8. Due to the Second Great Dataclysm, I was of course unable to post last week's comic (and there was much rejoicing), so have it now.This is the second comic in the Fugitive arc. It is also the first comic to actually feature Rahnga's sprite in a walking pose. Additional: This is going to be the last comic for three weeks, for reasons I'd rather not divulge. One benefit of this is that it sets up the cliffhanger ending of this comic in a much better way than I ever could in the comic itself.
  9. They're tricker than they look, though. The legs are easily the trickiest part (or so I've found), just to keep them in accurate proportions with the body and head.
  10. Johnuva

    This Day Aria

    I know that feeling. I can't either. Daniel Ingram is a genius.
  11. I don't really have a preference myself. I mean, yes, it's great to see people putting in the effort to actually draw their comics rather than 'just placing sprites onto a background and adding text'.But both types of comic do have their downsides: neither is definitively better than the other. Hand-drawn comics are great when the respective artist to carry across the art in a clean manner and with readable hand-written text. It would also mean that detailed backgrounds aren't really a necessity. If the writing is too scrawly to read, then there would of course be a problem. Not only that, but if the art is smudged with unrefined pencil lines, then scanning said picture would make it even worse to see on screen, let alone actually read if the writing suffers the same fate. Of course, one way round this would be to draw round the art in photoshop; even better is to use a tablet, as doing so would be easier than mouse-drawing, which could leave the artwork looking a lot more worse for wear.Sprite comics are good because they are overall more simple, both in execution and in creation. However, in order to seem completed, backgrounds are really a necessity, and for some sprite comics, this can make them seem to be a little 'off'. For example, using real backgrounds which have been abnormally squashed with sprites would be effectively creating a jarring effect, and any text would have to be in a very bright colour in order to be seen if just typed without aid of speech bubbles.Sometimes, though, it isn't the work that goes into them that is what counts: Quality is also something to watch out for. People who are new to comic-making could accidentally save their latest comic as a .jpeg, thus ruining the quality. Of course, some series do do this deliberately to either spoof 'stereotypical noob' series or as a homage to other noteworthy series which have done the same.People resort to sprite comics in order to show creativity that they might otherwise be unable to show through any other mediums. If the respective artist just can't draw for toffee, they can use sprites as an alternative and thus pour their ideas into those. Of course, their ideas would be limited to whatever sprites are available at the time; hand-drawing allows for any character or object that hasn't been sprited to be shown.Sprite comics have one additional benefit that hand-drawn comics don't: through using sprites, one could very easily make an animated movie, which, given all the frame-tweening and the collaboration, takes a lot more time than anyone ever realises, and so also takes more effort in these regards. Does that make it better? More dynamic, certainly, given that one could also then use music and show scenes which would otherwise not be as exciting. Besides, in this medium, one could quite happily use sprites and draw characters in the animation software to cut down on time than if just using the latter on its own.I myself am a fan of both of these forms of comic-making. I make sprite comics, yes, but that is because I personally do not feel that my drawing ability is good enough to be put into comics here. I encourage all forms of comic-making, and I am aware that people can learn from their ealier and worse material to create better and better versions in both categories, so really one can't say whether one is better or worse when they aren't at the 'endpoint'.However, there's one comic medium which I personally think takes much more effort than any of the two mentioned here: 3D comics. Modelling bodies, masks and backgrounds would take much more time than either drawing or spriting, and it would also likely cost more to run the software. The amount of effort one has to pour into doing something like that would be phenomenal. Again, this makes the series much more dynamic and 'real' than any of the standard forms of presenting comics. It would certainly be a lot cleaner than just drawings without any attempt to spruce them up, and more effects could be placed into the models to make them appear more impressive. Not hand-drawn, but not sprites either.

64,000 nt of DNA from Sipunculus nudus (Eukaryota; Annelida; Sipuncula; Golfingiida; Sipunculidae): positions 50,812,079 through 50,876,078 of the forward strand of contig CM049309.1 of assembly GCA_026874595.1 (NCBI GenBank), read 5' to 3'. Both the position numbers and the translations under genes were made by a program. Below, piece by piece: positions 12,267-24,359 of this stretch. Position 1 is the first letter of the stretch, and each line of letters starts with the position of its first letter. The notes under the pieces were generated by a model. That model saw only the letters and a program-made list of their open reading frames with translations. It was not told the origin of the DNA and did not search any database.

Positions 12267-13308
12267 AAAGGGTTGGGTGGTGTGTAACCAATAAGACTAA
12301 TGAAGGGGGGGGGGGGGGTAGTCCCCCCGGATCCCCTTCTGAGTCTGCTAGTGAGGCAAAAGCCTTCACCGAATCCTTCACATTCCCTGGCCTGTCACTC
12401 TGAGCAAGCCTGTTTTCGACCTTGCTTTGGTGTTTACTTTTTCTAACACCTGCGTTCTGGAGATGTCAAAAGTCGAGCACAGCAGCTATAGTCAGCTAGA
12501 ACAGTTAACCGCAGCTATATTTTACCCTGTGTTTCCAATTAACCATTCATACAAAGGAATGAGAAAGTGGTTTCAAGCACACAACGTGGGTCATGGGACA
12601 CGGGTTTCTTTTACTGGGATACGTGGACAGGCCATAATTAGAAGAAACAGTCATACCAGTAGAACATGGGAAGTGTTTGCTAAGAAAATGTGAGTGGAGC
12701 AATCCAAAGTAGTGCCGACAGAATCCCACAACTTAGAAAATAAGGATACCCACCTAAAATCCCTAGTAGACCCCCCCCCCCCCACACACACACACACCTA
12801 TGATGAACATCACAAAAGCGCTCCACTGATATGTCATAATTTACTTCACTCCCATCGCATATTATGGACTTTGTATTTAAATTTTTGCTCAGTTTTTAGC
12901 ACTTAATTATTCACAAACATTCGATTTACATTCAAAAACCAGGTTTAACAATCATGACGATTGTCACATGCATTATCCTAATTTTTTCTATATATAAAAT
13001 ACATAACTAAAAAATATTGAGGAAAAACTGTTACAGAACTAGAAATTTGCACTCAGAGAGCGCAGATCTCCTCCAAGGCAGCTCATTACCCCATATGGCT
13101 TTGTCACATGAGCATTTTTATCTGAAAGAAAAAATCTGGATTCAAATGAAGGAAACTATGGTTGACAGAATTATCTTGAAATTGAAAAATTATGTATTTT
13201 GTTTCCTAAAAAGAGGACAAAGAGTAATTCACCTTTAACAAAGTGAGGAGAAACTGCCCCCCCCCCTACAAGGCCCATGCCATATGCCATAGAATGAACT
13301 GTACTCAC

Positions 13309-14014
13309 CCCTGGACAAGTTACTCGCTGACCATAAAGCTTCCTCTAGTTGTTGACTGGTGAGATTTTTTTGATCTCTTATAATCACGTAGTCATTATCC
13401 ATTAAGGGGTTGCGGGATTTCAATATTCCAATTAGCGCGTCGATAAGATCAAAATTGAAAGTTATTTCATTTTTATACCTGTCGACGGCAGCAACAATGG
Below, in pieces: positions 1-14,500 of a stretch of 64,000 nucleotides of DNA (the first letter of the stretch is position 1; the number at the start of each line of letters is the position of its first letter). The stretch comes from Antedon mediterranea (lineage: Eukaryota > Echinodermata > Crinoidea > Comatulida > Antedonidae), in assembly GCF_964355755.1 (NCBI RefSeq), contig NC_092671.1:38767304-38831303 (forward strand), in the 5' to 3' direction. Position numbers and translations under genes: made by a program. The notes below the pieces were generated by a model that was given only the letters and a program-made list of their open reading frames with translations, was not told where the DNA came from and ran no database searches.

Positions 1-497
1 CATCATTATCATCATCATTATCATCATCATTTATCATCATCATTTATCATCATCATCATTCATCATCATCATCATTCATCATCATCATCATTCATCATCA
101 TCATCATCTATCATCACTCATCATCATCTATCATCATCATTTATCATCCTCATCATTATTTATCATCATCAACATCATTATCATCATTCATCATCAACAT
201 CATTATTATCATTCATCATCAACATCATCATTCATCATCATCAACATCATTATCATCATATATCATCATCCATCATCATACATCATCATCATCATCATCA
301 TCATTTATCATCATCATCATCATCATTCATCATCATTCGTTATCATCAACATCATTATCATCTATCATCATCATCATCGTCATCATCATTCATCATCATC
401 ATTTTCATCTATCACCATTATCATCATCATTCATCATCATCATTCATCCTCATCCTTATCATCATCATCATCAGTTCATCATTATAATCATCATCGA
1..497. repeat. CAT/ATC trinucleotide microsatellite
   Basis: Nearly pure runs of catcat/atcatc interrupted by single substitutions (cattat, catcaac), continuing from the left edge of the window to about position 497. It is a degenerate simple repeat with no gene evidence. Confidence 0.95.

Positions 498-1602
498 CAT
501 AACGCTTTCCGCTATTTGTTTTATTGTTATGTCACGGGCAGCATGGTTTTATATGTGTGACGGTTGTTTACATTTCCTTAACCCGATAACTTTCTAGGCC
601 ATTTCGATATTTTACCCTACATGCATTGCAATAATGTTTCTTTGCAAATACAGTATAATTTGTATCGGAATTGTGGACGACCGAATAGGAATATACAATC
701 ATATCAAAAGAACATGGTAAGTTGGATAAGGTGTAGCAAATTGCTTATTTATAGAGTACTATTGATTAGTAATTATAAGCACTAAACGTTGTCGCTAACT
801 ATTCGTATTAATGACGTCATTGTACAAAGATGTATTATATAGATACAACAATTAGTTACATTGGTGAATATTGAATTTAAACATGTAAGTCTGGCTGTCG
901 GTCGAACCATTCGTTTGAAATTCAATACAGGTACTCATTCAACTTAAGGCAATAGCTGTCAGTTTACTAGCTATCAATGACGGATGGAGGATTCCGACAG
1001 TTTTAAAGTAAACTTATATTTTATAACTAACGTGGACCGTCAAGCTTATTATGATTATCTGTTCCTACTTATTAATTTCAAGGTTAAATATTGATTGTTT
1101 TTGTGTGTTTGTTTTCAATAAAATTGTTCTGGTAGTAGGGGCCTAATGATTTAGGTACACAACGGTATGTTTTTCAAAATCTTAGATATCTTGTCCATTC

12. Easily This Day Aria was one of the best parts of the episode. It just fit in so nicely with everything else that was going on: it didn't feel forced, and it ran ever so smoothly. Few shows have songs that are able to be fitted in so nicely with the general surroundings. The organ in Chrysalis' part just made the songs absolutely perfect, in my opinion.Best song overall? Tossup between This Day Aria and Smile. Both of these songs are perfect in that they convey the personalities of the singers so very well. The former shows how powerful and lost Chrysalis and Cadence were respectively, and the latter just showcases Pinkie.
  13. link [Please link images that have filesizes greater than 500kb. -Bfa]
  14. Thanks for pointing that out, Knave: the topic's links have been corrected.Anyway, time for a new comic.I didn't point out a first for the series for last week's comic: it was ironically the first comic to feature all five main characters of the series in one panel. Now it's time for another first. This comic features absolutely none of the main characters. And so I give you the first story arc: Fugitive!